According to experts, peers contribute significantly to the social and emotional development of children, and these contributions continue to grow as children become teens. Teen peer pressure can be a strong influence in both positive and negative ways.
If peer pressure can be a positive factor in an adolescent’s life, you may be wondering how or why peer pressure also influences teens to try drugs. The answer is that teens don’t want to be excluded or teased, so they may experiment with drugs if others are doing the same.
What Is Teen Peer Pressure Caused By?
There are several factors causing peer pressure. These can be as simple as having a desire to fit in and have friends. Another guiding factor is that the teenage years are when people are beginning to separate from their parents and form their own identities. As they do this, they may join a group of friends who engage in certain behaviors or activities.
Teens will often behave similarly to their friends to fit in with the social circle. In addition, research shows that peer acceptance is associated with a more positive emotional reaction during the teenage years compared to adulthood. This evidence shows that adolescence is a time when peer influence is especially strong.
Teens may also experience peer pressure because they think “everyone is doing it.” For example, if they see a crowd of popular peers dressing a certain way or experimenting with alcohol, they may think that all of their peers are doing this. The belief that others are doing something can lead a teen to feel pressured to do the same thing.
How Does Peer Pressure Affect Teens?
Peer pressure can affect teens in a variety of ways, both positive and negative. For example, peer pressure can influence everything from the way a teen dresses to the activities they choose to do.
Examples of peer pressure include healthy behaviors, which are influenced by positive peer pressure. For example, peer pressure from friends may encourage a teen to exercise or eat healthy foods. Healthy peer pressure can also influence teens to improve their grades or join clubs or sports teams that can have a positive effect on their lives.
While peer pressure can be positive, it is also known to be associated with unhealthy behaviors, such as drug and alcohol use. Research shows that negative peer pressure is linked to risky behaviors, such as smoking, drinking and the use of marijuana and other drugs. Teens who see peers experimenting with drugs may do the same. Peers may even offer drugs and alcohol, which also encourages use.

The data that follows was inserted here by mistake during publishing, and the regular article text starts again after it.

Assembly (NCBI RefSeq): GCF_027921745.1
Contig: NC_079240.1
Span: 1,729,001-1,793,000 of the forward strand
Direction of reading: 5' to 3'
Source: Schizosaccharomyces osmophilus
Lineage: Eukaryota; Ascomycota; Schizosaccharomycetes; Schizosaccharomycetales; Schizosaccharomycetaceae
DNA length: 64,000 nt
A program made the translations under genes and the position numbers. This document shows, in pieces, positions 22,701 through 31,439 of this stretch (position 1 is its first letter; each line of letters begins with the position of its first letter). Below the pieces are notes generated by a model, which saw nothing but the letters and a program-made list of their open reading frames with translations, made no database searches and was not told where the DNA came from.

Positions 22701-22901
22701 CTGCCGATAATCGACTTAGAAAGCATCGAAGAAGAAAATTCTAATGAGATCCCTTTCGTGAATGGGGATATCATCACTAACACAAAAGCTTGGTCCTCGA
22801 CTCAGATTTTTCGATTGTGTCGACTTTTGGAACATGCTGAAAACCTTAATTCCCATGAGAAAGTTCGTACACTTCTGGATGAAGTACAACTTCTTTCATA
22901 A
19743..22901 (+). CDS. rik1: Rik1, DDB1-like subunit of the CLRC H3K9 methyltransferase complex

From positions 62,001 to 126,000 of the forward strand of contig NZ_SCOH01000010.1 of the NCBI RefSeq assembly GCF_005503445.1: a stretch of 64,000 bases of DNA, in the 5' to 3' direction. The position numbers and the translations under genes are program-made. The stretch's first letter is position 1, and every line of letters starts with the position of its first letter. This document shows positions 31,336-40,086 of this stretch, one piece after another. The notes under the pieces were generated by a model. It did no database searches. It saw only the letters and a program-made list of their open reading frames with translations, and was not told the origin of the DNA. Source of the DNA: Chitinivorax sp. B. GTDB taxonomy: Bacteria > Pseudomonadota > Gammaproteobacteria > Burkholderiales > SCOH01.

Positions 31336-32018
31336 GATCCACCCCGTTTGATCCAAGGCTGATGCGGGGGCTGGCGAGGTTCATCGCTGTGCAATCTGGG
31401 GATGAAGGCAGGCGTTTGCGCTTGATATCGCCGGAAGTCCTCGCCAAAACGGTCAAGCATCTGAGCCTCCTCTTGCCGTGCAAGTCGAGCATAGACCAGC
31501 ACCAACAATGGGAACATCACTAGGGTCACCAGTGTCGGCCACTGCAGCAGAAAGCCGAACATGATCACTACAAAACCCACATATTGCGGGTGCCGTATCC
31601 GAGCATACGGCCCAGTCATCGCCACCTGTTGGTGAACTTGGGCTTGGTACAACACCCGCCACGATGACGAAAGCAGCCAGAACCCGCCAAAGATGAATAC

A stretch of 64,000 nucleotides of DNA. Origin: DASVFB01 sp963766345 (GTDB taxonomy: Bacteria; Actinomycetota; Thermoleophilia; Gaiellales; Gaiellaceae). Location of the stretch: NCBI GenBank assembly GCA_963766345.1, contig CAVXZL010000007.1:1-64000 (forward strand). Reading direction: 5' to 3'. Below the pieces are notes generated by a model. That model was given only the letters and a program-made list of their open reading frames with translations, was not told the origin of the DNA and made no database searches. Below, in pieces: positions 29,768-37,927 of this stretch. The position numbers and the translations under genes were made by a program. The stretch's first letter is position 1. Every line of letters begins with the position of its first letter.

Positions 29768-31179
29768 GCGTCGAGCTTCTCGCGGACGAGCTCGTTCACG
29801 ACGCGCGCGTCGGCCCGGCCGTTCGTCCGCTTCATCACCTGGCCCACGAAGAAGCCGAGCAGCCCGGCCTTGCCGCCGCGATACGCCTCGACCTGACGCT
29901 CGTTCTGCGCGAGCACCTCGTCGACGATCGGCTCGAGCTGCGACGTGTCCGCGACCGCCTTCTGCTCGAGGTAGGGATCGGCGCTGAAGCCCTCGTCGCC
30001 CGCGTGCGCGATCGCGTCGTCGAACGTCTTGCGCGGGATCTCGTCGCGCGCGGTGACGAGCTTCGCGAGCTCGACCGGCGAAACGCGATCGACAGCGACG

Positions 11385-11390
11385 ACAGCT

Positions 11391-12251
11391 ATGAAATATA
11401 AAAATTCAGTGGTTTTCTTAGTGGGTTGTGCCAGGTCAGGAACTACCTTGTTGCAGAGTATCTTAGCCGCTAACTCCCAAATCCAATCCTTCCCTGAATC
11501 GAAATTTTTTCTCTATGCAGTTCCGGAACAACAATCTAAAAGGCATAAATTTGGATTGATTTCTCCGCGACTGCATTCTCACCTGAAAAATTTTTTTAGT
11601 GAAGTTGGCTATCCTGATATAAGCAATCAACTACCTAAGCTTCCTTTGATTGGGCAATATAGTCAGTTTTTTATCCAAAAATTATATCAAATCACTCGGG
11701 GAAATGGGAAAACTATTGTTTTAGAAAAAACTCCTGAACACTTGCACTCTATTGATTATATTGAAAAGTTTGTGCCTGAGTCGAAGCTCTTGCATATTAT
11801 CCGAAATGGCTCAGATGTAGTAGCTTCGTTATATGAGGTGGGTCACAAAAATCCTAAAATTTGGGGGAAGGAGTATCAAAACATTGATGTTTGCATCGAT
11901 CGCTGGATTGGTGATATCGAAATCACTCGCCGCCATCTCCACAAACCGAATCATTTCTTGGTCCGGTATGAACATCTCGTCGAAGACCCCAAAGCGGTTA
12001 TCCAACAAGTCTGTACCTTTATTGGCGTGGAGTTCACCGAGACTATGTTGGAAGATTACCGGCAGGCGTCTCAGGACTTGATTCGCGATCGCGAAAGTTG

Peer pressure can also have an influence on a teen’s social engagements. Teen cliques affect social behaviors and are a primary form of peer pressure. According to experts, cliques represent typical peer development, and these social groups can be a source of strong peer pressure. The influence of cliques is so strong, in fact, that they have a greater effect on behavior than individual friends do. Teens may belong to one of a variety of cliques, such as “jocks” or “nerds,” and they will spend a significant amount of time interacting with peers belonging to their respective cliques.
Experts report that peer pressure can influence teens to date and form romantic partnerships. Teen sex and peer pressure may also be related. One study found that friends had an influence on both romantic and sexual behaviors of teens. For instance, adolescents in the study reported that their friends might persuade them to enter relationships. In addition, romantic relationships were expected and associated with popularity. Teens in the study also reported feeling pressure to become involved in sexual behavior to make their partners happy and avoid upsetting them.
American Academy of Child & Adolescent Psychiatry. “Peer Pressure.” March 2018. Accessed July 22, 2019. U.S. Department of Health & Human Services. “Peer pressure.” March 25, 2019. Accessed July 22, 2019. Psychology Encyclopedia. “Cliques.” (n.d.). Accessed July 23, 2019. Suleiman, Anha’ Deardorff, Juliana. “Multiple dimensions of peer influence on adolescent romantic and sexual relationships: A descriptive qualitative perspective.” Archives of Sexual Behavior, April 2015. Accessed July 23, 2019.
American Academy of Child & Adolescent Psychiatry. “Peer Pressure.” March 2018. Accessed July 22, 2019.
U.S. Department of Health & Human Services. “Peer pressure.” March 25, 2019. Accessed July 22, 2019.
Psychology Encyclopedia. “Cliques.” (n.d.). Accessed July 23, 2019.
Suleiman, Anha’ Deardorff, Juliana. “Multiple dimensions of peer influence on adolescent romantic and sexual relationships: A descriptive qualitative perspective.” Archives of Sexual Behavior, April 2015. Accessed July 23, 2019.